VisitScotland: Many of the most commonly held superstitions originate from Scotland

It is believed that if you rub the nose of the Greyfriar’s Bobby statue in Edinburgh (pictured) it will bring good luck!

EDINBURGH, Scotland, 2016-Dec-23 — /Travel PR News/ — Very Superstitious….

Friday the 13th and how Scotland ‘invented’ the superstition

Friday the 13th of January might be a day when people are overly aware of black cats, groups of magpies and not walking under ladders; but many might not realise that Scotland is the home of many superstitions, myths and legends.

In fact many of the most commonly held superstitions originate from the home of the Loch Ness Monster….

Examples of superstitions that have originated in Scotland include:

  • In the north of Scotland, some farmers believe that the birth of a black-faced sheep brings bad luck for all the flock – this is where the expression ‘black sheep of the family’ originates. If a sheep has twins, both born with black faces, this signals a poor lambing season ahead.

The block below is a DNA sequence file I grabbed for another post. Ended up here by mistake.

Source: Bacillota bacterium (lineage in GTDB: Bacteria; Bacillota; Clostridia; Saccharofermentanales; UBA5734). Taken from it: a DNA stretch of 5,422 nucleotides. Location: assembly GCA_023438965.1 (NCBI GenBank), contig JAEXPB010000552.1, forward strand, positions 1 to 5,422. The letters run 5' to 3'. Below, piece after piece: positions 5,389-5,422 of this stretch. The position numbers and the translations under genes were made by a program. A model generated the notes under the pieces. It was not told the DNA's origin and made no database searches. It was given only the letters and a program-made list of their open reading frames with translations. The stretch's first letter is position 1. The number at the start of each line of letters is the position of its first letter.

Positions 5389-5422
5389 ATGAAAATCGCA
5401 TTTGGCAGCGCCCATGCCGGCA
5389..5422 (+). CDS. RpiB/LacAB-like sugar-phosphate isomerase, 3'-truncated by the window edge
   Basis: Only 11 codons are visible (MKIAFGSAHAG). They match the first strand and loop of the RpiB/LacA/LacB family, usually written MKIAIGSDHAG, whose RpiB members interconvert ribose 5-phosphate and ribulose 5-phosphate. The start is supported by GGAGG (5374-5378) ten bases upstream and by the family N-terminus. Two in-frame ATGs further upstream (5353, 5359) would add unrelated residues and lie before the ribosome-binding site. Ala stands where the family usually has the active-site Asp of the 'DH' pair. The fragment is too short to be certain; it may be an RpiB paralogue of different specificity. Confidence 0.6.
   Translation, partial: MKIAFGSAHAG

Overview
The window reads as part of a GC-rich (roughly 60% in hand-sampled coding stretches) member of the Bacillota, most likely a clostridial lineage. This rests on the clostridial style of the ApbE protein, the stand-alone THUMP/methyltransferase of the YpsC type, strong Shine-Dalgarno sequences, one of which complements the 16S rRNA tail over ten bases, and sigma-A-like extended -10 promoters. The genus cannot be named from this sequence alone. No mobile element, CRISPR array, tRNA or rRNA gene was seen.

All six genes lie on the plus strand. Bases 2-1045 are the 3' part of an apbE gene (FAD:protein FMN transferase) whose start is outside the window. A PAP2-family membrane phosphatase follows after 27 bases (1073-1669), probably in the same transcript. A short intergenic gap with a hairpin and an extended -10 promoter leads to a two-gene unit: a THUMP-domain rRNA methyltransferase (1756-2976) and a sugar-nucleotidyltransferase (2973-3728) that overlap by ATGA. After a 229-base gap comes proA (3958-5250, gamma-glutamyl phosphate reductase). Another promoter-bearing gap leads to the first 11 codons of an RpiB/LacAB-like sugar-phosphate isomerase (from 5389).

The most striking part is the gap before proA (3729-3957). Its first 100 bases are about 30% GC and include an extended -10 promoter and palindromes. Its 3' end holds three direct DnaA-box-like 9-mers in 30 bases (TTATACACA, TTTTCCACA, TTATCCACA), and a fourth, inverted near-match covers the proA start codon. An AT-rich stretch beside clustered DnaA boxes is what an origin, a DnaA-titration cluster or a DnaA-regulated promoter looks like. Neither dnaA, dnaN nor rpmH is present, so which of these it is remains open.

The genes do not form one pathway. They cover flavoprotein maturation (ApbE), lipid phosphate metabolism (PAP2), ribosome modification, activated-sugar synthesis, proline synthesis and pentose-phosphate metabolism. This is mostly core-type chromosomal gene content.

• It’s considered lucky to place silver in a new born baby’s hand as it will bring great wealth to them in later life.
  • Also, a person should touch iron if they see or even hear evil.
  • A bride should place a silver coin in her shoe or carry a sprig of heather for good luck.
  • In Scotland, a baby born on the first day of the month is considered to be lucky. Also, what day a baby is born on has an impact on its future. The famous ‘Monday’s child is fair of face…’ poem originates from Scotland.
  • First Footing on Hogmanay – In the New Year, Scottish people “first-foot” one another, which means to be the first into somebody else’s home. The first-footer must bring a gift into the home to bring good fortune for the coming year. This most likely developed because of the fair-haired Vikings invasion of Scotland in the 8thcentury.
  • Today, the tooth fairy that leaves money under a pillows in exchange for teeth. This highly resembles an old Scottish superstition about lost teeth that is supposed to bring a child good luck and strong teeth.